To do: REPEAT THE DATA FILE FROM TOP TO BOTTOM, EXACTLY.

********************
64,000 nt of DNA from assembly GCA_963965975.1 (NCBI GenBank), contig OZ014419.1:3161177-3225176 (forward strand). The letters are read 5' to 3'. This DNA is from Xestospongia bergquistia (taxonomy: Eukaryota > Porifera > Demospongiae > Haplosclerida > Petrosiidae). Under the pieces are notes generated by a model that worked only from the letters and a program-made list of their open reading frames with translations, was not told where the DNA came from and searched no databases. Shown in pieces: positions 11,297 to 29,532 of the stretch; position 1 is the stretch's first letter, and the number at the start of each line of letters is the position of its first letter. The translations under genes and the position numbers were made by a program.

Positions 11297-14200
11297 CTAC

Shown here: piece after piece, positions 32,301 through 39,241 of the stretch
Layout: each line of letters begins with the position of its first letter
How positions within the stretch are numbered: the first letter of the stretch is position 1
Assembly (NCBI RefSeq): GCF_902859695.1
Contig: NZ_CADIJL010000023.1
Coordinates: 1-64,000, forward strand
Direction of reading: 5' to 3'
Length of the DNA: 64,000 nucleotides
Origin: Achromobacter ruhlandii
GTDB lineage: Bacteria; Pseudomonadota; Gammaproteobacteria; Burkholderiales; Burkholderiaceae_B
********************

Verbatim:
64,000 nt of DNA from assembly GCA_963965975.1 (NCBI GenBank), contig OZ014419.1:3161177-3225176 (forward strand). The letters are read 5' to 3'. This DNA is from Xestospongia bergquistia (taxonomy: Eukaryota > Porifera > Demospongiae > Haplosclerida > Petrosiidae). Under the pieces are notes generated by a model that worked only from the letters and a program-made list of their open reading frames with translations, was not told where the DNA came from and searched no databases. Shown in pieces: positions 11,297 to 29,532 of the stretch; position 1 is the stretch's first letter, and the number at the start of each line of letters is the position of its first letter. The translations under genes and the position numbers were made by a program.

Positions 11297-14200
11297 CTAC

Shown here: piece after piece, positions 32,301 through 39,241 of the stretch
Layout: each line of letters begins with the position of its first letter
How positions within the stretch are numbered: the first letter of the stretch is position 1
Assembly (NCBI RefSeq): GCF_902859695.1
Contig: NZ_CADIJL010000023.1
Coordinates: 1-64,000, forward strand
Direction of reading: 5' to 3'
Length of the DNA: 64,000 nucleotides
Origin: Achromobacter ruhlandii
GTDB lineage: Bacteria; Pseudomonadota; Gammaproteobacteria; Burkholderiales; Burkholderiaceae_B